The Legend of Bagger Vance (2000) tells the story of a gifted amateur golfer (Matt Damon) derailed by the traumatic experiences of World War I. It stars Charlize Theron and Will Smith. Based on Nicholas Sparks’ novel, The Last Song starred Miley Cyrus and Liam Hemsworth and was the first film to be filmed on Tybee Island. Most of the filming occurred on the island’s beach and pier, with crucial scenes in Georgia Aquarium and Wormsloe Historic Estate. The beautiful chapel was built for the film and moved to U.S. 80 to become a local wedding chapel. See

Clint Eastwood directed Midnight in the Garden of Good and Evil. Kevin Spacey and John Cusack starred in this famous adaption of the book by John Berendt, which tells the account of a real-life event in Savannah. Most of the film is shot entirely in Savannah, so there are many locations to visit. The Mercer-Williams House in Monterey Square is the scene of the crime that plays a crucial role in the story and is now a museum you can visit. Forsyth Park, Savannah’s most famous park, also features in the film.

Starring Julia Roberts and Dennis Quaid, Something to Talk About is a 1995 comedy-drama that showcases various locations around Savannah, including the Six Pence Pub on Bull Street. The iconic pub is the location of a memorable scene with Roberts and her movie husband. It looks just like it does in the movie and is popular with fans.

Glory is a Civil War drama that tells the story of the 54th Massachusetts Volunteer Infantry, the first black regiment in the U.S. Army. Starring Matthew Broderick, Morgan Freeman and Denzel Washington, the movie was filmed in Georgia. Sites from the film you can visit include the Roundhouse Complex at the Georgia State Railroad Museum, the Mercer-Williams House and the Battlefield Memorial Park. As part of the Savannah History Museum, you can walk the grounds and learn final battle scene, with the troops attacking the fort, was filmed on nearby Jekyll Island. We recommend visiting Jekyll and St. Simons Island. Both are about 90 miles south of Savannah. Visit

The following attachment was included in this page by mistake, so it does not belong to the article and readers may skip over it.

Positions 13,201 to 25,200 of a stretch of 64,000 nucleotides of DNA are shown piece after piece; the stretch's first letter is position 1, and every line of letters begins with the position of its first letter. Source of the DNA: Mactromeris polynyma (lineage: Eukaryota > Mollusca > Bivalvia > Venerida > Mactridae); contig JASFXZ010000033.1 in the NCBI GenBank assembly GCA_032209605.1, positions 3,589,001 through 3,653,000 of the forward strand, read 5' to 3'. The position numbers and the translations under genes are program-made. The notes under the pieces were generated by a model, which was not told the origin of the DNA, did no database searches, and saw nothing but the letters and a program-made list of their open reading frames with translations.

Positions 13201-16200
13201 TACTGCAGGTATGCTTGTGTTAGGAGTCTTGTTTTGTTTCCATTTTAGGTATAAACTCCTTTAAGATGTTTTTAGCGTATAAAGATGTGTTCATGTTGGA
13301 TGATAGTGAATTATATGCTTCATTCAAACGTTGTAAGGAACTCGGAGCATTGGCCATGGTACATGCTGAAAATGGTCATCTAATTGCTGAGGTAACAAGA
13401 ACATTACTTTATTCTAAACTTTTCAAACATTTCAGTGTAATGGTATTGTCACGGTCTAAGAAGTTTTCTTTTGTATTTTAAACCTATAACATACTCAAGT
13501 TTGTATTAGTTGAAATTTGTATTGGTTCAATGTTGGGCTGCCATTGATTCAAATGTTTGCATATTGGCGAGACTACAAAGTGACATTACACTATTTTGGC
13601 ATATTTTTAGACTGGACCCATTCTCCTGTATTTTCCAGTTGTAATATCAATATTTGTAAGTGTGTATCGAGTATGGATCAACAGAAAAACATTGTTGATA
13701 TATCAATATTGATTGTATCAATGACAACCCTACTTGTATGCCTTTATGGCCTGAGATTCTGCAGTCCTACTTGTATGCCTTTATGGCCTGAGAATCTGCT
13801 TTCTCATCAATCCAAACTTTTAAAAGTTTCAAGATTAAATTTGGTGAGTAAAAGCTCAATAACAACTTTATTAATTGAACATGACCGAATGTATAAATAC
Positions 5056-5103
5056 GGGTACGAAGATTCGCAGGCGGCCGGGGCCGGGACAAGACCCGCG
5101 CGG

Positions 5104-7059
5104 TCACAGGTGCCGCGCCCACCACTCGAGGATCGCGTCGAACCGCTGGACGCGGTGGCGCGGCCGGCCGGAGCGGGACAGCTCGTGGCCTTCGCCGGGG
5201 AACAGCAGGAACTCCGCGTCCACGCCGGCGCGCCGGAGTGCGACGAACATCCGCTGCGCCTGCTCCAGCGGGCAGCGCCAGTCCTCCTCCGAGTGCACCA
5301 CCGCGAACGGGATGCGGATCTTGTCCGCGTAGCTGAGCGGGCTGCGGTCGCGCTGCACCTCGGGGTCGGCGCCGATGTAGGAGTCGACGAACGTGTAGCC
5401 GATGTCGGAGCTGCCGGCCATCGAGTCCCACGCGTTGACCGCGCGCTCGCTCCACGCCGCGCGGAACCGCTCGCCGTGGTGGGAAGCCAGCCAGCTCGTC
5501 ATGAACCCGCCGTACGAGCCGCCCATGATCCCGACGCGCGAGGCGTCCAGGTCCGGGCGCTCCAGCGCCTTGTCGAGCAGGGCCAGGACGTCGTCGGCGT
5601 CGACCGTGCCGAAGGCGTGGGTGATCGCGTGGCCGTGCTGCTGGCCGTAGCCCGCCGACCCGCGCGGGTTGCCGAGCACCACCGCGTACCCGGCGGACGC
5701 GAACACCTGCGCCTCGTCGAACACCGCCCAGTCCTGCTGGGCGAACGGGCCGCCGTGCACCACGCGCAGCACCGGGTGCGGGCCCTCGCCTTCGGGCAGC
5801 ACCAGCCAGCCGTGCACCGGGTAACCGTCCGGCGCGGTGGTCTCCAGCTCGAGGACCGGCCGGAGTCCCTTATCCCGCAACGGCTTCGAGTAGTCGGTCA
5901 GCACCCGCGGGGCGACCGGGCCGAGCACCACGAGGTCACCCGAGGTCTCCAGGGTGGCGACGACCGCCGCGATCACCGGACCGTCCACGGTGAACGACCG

The Conspirator is a 2010 film directed by Robert Redford. The film tells the story of Mary Surratt, the only female conspirator charged in the Abraham Lincoln assassination and the first woman to be executed by the U.S. government. It stars James McAvoy, Robin Wright and Evan Rachel Wood, and a portion of it was filmed at the Society of Cincinnati Savannah Headquarters, open for tours at the Harper Fowlkes House at 230 Bernard Street, Savannah. Filming also occurred at Fort Pulaski.

The Event

Your National and Georgia SAR is working diligently to ensure that the Savannah Congress is outstanding and one that you and the family can greatly enjoy. It starts on Sunday, July 10, with an extended tour that includes visiting the Revolutionary Fort Morris. This small earthen fort was armed with cannons and manned by 200 Patriots. When the British demanded the fort’s surrender on Nov. 25, 1778, the defiant Col. John McIntosh replied, “Come and take it!” The British declined and withdrew to Florida. Forty-five days later, they returned with a superior force, and on Jan. 9, 1779, Fort Morris fell after a short but heavy bombardment. Following the Fort Morris Tour, we will travel a short distance to the Dorchester Civic Center, where we will have a delicious BBQ pork- and-chicken lunch from the Smokin’ Pig.